Newsflash: Thift shop where rich people live

Some newsflash, huh? Los Angeles has plenty of rich people, but many more poor people, and legions of dedicated thrifters. I’ve pretty much given up hope of finding bargains here. Your chances of happening on a really good find in this city is equivalent to being struck by lightning. But I’m learning that it pays to take little jaunts out of town now and then, to find better hunting grounds.

Case in point, I visited the idyllic town of Ojai with a friend recently. While we admired their copious public parks, clean public bathrooms, and shops filled with a vast selection of sensible shoes and flowing linen outfits for well-heeled ladies of a certain age, we also checked out their thrift stores. In one, I found a baking dish. I needed a new baking dish because I destroyed our Pyrex dish doing experiments for Making It. Yep, I warped a Pyrex. Didn’t think it was possible, did you?

This dish I spotted was oval–not ideal, but workable. It also turned out to be a Le Cruset pan. “Le Cruset?” I said to myself. “That there’s one of them classy brands I done seen down at the Sur le Table.” So I bought it for a few bucks and brought it home. Once home, I looked it up online. It’s actually an enameled cast iron “au gratin” dish. Who knew you needed a dedicated pan for cheesy potatoes? Market value? $150. 

Sure, I’d never pay so much for such a pan, and that’s a crazy price for a baking pan under any circumstances, so it’s sort of a hollow triumph–but still. I got me one helluva fancy pants pan.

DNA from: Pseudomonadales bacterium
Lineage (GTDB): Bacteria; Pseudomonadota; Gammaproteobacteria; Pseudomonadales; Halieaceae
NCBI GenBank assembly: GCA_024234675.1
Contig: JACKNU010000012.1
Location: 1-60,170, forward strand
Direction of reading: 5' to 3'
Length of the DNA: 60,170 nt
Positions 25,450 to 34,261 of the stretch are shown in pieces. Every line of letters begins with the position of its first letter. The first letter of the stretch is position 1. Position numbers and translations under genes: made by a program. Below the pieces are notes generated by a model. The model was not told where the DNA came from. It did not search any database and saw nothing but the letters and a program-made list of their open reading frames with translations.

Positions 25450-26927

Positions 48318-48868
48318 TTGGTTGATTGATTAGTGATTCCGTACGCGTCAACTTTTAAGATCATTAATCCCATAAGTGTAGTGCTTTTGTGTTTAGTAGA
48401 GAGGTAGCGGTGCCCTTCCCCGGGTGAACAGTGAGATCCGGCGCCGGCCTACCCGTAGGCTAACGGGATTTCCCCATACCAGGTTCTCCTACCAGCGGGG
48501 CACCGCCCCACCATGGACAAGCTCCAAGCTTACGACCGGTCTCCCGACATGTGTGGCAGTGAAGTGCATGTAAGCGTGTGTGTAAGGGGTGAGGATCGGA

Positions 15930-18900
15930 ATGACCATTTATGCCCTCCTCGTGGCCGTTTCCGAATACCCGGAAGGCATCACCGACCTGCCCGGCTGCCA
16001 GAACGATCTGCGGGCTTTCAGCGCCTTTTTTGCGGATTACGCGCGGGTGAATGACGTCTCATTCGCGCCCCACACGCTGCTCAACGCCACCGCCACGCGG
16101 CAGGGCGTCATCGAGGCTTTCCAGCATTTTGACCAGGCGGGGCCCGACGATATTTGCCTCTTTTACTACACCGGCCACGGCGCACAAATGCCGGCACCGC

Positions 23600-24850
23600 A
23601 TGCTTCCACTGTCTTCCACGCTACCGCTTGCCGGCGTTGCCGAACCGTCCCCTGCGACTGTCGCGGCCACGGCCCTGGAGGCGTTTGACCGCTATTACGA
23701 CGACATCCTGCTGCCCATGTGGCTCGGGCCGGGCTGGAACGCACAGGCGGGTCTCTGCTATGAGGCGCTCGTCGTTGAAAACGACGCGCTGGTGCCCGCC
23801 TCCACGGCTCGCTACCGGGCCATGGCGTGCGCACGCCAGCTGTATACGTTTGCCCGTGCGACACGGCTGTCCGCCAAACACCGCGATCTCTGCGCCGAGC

Still need something to bake brownies in, though.

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29 Comments

  1. That pan is absolute gorgeousness. I am so jealous! I find the best place to score really smoking deals on good-quality cookware is yard sales, preferably after an older couple has passed away and their kids have no interest in real cooking. Sad but true. I haven’t had any real luck at my local thrift stores – maybe there’s not enough rich folks around here. I should probably drive over to CT or at least Newport and see what I can find there…. Great find!

  2. Ok. This is too funny! I was making a potato/leek/gruyere gratin last night and put it in a shallow Pyrex dish (cause that’s what I have a lot of) but the recipe said to put it in a Gratin dish. I thought “Hmmm, what is a Gratin dish?” So, I looked it up on Williams-Sonoma website and found the EXACT dish for $150! I thought “not even if I was uber-rich would I spend $150 on a baking dish” But now you’ll have to make a gratin in it and let us know if it makes any difference at all!